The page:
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Discussion:
The Body Politic
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In writing a letter to a DS friend of mine who is in the hospital, I had a thought to include a copy of my favorite essay- "The Body Politic" by Abra Fortune Chernik.

I first read this essay in a women's health class, just weeks after I had left IP. I have avoided reading this essay for almost a year now. When I was struggling last summer and fall, I was afraid that reading it would renew my desire for recovery, causing even greater conflict than I was already experiencing.

After 3 months of healthy thoughts and behaviors, I finally dug out the essay to read once more. I promise I am not exaggerating when I say that I love every single word of this essay. I wish it were practical to quote it in its entirety, right here, right now. But instead, I will share the very end with you all, as it concisely captures Chernik's message:


"I had looked forward to rejoining society after my years of anorexic exile. Ironically, in order to preserve my health, my recovery has included th development of a consciousness that actively challenges the images and ideas that define this culture.

.............

...For the first time in history, young women have the opportunity to create a world in our image. But many of us concentrate instead on recreating the shape of our thighs.

As young feminists, we must place unconditional acceptance of our bodies at the top of our political agenda. We must claim our bodies as our own to love and honor in their infinite shapes and sizes. Fat, thin, soft, hard, puckered, smooth, or bodies are our homes. By nourishing our bodies, we care for and love ourselves on the most basic level. when we deny ourselves physical food, we go hungry emotionally, psychologically, spiritually and politically. We must challenge ourselves to eat and digest, and allow society to call us too big. We will understand their message to mean too powerful.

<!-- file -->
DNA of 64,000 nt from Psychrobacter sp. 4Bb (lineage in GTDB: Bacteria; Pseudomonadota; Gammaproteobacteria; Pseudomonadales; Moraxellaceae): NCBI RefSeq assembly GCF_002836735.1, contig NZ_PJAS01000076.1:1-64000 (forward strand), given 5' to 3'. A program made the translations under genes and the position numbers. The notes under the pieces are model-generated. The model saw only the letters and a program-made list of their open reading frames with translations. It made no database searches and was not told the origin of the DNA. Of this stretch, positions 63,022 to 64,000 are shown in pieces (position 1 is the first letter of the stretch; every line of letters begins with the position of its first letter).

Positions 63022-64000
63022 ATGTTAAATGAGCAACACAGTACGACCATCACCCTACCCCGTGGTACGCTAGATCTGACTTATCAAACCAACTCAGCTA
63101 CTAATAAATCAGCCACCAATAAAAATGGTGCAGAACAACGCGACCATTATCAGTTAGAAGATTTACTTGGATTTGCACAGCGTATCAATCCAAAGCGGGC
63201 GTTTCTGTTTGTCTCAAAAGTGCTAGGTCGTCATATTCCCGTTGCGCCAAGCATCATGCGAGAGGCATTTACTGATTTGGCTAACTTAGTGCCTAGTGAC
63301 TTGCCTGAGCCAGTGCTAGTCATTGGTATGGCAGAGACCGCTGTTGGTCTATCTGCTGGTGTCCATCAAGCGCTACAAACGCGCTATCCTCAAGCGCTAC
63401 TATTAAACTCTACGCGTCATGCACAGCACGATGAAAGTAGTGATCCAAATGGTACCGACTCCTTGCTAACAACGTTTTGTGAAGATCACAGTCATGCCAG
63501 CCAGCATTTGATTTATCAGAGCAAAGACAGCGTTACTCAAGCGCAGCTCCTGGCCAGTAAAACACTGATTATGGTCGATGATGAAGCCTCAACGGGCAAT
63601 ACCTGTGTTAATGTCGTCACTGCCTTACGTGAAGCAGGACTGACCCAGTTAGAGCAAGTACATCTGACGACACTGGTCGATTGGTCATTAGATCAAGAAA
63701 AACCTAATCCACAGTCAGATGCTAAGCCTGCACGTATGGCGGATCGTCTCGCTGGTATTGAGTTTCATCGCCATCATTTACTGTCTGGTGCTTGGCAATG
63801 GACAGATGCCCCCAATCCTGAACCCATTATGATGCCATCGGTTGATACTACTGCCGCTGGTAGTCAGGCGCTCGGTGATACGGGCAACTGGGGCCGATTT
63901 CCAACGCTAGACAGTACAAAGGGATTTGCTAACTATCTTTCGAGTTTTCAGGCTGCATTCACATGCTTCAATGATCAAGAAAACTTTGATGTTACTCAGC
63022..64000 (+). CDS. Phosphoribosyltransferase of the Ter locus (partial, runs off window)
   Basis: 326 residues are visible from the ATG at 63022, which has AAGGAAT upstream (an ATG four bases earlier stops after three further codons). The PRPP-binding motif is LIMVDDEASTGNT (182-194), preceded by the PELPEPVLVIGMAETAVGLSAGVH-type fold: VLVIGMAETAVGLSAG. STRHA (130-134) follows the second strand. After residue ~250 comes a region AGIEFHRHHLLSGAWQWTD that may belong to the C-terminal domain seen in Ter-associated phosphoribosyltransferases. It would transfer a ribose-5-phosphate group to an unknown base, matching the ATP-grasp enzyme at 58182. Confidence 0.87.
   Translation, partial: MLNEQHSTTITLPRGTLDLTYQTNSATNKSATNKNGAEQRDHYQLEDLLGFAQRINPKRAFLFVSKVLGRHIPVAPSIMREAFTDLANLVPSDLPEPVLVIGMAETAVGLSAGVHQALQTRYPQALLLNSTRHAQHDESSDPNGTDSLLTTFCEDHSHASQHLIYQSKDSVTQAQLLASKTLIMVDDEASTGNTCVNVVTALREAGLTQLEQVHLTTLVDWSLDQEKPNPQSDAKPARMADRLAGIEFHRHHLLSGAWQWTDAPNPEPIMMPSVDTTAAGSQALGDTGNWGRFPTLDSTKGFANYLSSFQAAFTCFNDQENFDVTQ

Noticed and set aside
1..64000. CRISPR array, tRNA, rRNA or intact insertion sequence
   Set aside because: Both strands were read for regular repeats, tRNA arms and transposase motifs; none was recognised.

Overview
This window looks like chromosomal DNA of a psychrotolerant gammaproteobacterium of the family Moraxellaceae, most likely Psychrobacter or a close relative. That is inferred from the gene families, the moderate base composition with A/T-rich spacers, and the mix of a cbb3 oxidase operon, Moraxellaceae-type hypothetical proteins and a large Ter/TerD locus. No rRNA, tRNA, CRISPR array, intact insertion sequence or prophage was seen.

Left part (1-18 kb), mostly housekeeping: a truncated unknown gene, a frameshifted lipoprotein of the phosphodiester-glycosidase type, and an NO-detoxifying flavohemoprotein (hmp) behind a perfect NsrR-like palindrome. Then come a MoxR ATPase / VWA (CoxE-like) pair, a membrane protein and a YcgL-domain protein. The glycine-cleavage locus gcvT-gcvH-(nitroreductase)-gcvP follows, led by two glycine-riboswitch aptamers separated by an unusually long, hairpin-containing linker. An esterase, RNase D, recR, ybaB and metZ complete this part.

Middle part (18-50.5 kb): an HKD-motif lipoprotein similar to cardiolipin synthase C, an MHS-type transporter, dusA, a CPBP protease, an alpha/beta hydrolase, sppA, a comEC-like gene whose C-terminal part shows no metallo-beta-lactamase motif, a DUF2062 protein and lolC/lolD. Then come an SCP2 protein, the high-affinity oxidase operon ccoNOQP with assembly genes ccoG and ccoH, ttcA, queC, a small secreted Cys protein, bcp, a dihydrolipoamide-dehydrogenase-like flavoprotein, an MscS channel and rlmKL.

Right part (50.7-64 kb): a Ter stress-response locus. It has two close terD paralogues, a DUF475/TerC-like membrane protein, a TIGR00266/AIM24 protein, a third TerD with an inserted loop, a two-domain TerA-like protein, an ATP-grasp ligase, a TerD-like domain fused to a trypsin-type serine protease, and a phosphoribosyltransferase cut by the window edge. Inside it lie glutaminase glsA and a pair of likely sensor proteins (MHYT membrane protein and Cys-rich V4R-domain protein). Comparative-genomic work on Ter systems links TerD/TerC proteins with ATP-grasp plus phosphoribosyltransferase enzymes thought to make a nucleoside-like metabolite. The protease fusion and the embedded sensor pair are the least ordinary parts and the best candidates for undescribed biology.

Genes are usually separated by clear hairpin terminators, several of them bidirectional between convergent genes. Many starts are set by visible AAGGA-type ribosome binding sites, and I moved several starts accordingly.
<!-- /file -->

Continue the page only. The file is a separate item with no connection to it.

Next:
Time goes by quickly. One day we will blink and open our eyes as old women. If we spend all our energy keeping our bodies small, what will we have to show for our lives when we reach the end? I hope we have more than a group of fashionably skinny figures."
Posted on 03/07/09, 11:33 pm
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Reply #1 - 03/08/09  8:50am
" It's a powerful message, though speaks to a very limited number of women and men struggling with EDs. I know I'm not looking to have a beautiful or attractive body, so mentioning something about you'll only be left with a "fashionably skinny body" doesn't really apply.

However, it's true that your body is a vehicle for your message, and the more acceptance that is taught, the better and more expanded this earth will become.

Thanks for this. "
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Reply #2 - 03/08/09  11:20am
" I think if we dig deep, it speaks to more of us than we may realize. EDs are absolutely much more complicated than wanting a "fashionably skinny body,"- we know all too well the myriad of biological mechanisms that affect our EDs.

Dieting culture, pressure to be thin and value thinness... these reach each and every one of us and we can't deny that they have SOME impact on the quality of our lives. This essay speaks more to us as women (as most of us are), rather than solely as ED sufferers.

I wanted to post this as a reminder to us all that the "normalcy" we sometimes look to society to provide can be seriously flawed. "
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Reply #3 - 03/08/09  1:18pm
" Yeah, for sure. That's why I appreciated the message. It's just, I know my ED has nothing to do with the dieting culture and what-not, so that's why I mentioned it. "

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